14. HellyBelly
    Oct 04, 2011 @ 08:08:20

    Fact errors that are oh so easy to google annoy me.
    I live in Sweden and read (a sample) of an e-book where the Nobel prize committee was referred to as being in Switzerland. Because, duh, Sweden and Switzerland are almost the same, you know, two European countries beginning with Sw. Like Michigan and Mississippi…right?
    However, I guess a lot of people would not even have paid attention to that detail.

  15. Jane
    Oct 04, 2011 @ 08:08:51

    @Annabel: Is it really a conscious choice to mistake a famous street in Chicago? Or to make the sale of a sports franchise secret? To me, a conscious choice should be indicated in the book, particularly with choices that would imperil the lifestyle and security of a couple. I don’t think they are conscious choices at all.

    After reading many sports books, I’ve concluded many authors don’t do the necessary research in contemporaries thinking that research is unnecessary. In fact, if there is one area where I think historical authors are more attentive, it is to researching the time period even if they do get the details wrong from time to time.

    Worldbuilding is just as important for me in contemporaries as it is in fantasy or paranormals or historicals. If the setting doesn’t feel authentic, then the romance isn’t going to work.

  16. Kristi
    Oct 04, 2011 @ 08:33:11

    I have no problem with make-believe sports teams or street names that are all mixed up in a real-world city. It is fiction, and as a writer, I shy away from naming real places (heaven forbid a fictional murder happen on a real street) or real things too often. I guess I’m afraid that someone will get pissed that I didn’t get the details right :)

  17. Jane
    Oct 04, 2011 @ 08:42:01

    @Kristi: I don’t either but if you insert your make believe team into a real world city into an existing organization like the NFL, then you should be crafting your story consistent with the real life structure.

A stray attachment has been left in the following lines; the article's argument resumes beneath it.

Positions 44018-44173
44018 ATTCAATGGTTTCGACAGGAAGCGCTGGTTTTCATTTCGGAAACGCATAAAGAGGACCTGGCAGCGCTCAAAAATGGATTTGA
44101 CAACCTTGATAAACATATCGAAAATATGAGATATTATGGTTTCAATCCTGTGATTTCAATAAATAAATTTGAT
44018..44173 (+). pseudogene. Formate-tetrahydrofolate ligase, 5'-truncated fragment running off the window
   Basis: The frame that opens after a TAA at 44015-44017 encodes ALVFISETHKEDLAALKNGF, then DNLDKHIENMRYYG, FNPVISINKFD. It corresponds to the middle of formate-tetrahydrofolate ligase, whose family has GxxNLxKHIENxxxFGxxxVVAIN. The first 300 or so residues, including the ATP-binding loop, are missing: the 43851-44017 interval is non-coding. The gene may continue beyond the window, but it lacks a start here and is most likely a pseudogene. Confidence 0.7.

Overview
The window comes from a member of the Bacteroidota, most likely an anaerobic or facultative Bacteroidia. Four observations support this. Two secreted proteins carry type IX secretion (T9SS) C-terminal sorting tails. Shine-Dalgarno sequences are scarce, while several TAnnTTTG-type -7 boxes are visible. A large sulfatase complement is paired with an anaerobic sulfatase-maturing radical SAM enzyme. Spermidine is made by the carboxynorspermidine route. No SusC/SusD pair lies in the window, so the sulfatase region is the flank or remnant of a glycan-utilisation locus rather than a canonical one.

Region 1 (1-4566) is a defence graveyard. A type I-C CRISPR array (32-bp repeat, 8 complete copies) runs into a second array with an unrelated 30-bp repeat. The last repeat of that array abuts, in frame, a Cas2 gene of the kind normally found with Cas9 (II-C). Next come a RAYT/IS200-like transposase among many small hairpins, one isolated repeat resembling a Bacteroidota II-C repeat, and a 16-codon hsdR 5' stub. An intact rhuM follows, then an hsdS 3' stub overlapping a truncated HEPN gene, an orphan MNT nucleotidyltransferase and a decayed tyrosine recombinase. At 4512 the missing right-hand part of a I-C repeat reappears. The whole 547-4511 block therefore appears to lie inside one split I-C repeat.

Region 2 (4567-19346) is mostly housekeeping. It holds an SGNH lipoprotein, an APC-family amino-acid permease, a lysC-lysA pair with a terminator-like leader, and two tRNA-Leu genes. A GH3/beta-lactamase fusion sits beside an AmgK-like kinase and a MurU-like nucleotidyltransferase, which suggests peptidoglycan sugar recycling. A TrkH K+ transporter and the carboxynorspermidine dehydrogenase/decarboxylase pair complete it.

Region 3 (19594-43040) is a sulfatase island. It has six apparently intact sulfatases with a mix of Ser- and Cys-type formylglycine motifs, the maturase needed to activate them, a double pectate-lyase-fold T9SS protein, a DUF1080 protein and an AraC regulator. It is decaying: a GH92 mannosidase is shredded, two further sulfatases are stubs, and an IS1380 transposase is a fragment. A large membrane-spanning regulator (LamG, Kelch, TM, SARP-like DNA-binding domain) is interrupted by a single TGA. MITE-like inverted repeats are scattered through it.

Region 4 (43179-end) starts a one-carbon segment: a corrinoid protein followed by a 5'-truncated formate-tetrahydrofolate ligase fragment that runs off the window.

The Magnificent Mile is a famous street in Chicago. Why would you name it incorrectly? I think that is the question that is presented. It’s not a made up street. It’s a real one and it’s a landmark.

  18. Connie
    Oct 04, 2011 @ 08:51:34

    Lovin’ this topic. Just popped over to Shiloh Walker’s blog and read her rant on medical romances, too.

    Disclosure right up front–I’m a brand new author for Harlequin Medical Romance. I’m not a doctor or a nurse, but I’ve worked in hospitals and in clinics in a fly-on-the-wall capacity. I worked in bioengineering, fixing the X-ray machines, MRIs, ultrasounds, etc.

    Here’s my small world view: When we write about a profession, we write about the exceptions, otherwise, it’s same ole’, same ole’. And face it, the world isn’t perfect, so all those things that ‘should’ happen often don’t.

    Truth: My mom was in the hospital overnight for a very minor matter. Twice during that time, she was almost administered the wrong medicines. I’m sure there are checks and balances, but they failed. Bad for patients, but good for my story.

    Do I know nurses/doctors who left their spouses for doctors? Yes. Several. And many more who didn’t leave, but had affairs anyway. Us flies-on-the-wall hear and see a lot.

    So how much should a reader suspend disbelief?
    My daughter, a lawyer, loves John Grisham books. She and her peers read them trying to spot the inaccuracies. It’s part of the fun while they still enjoy the story. But if Mr. Grisham wrote accurately, all that legalese would probably put everyone to sleep–including his loyal lawyer readers who are looking for a fun escape.

    So, do books have to be 100% accurate to enjoy? Or is suspension of disbelief a part of the entertainment value? I’m thinking that’s up to each individual reader’s own tastes. For my fiction, I’d rather be entertained by errors than bored by accuracy.

    PS I DO research trying to get all my details right. What I keep rediscovering: medicine is more of an art than an exact science. Lots of wiggle room there for Story.

  19. Lynne Connolly
    Oct 04, 2011 @ 08:53:42

    When it’s a simple error that is just mentioned in passing, I can put up with it. When it’s an important plot point or element of the story, then no, because the whole things falls down like a pack of cards, and any believability with it.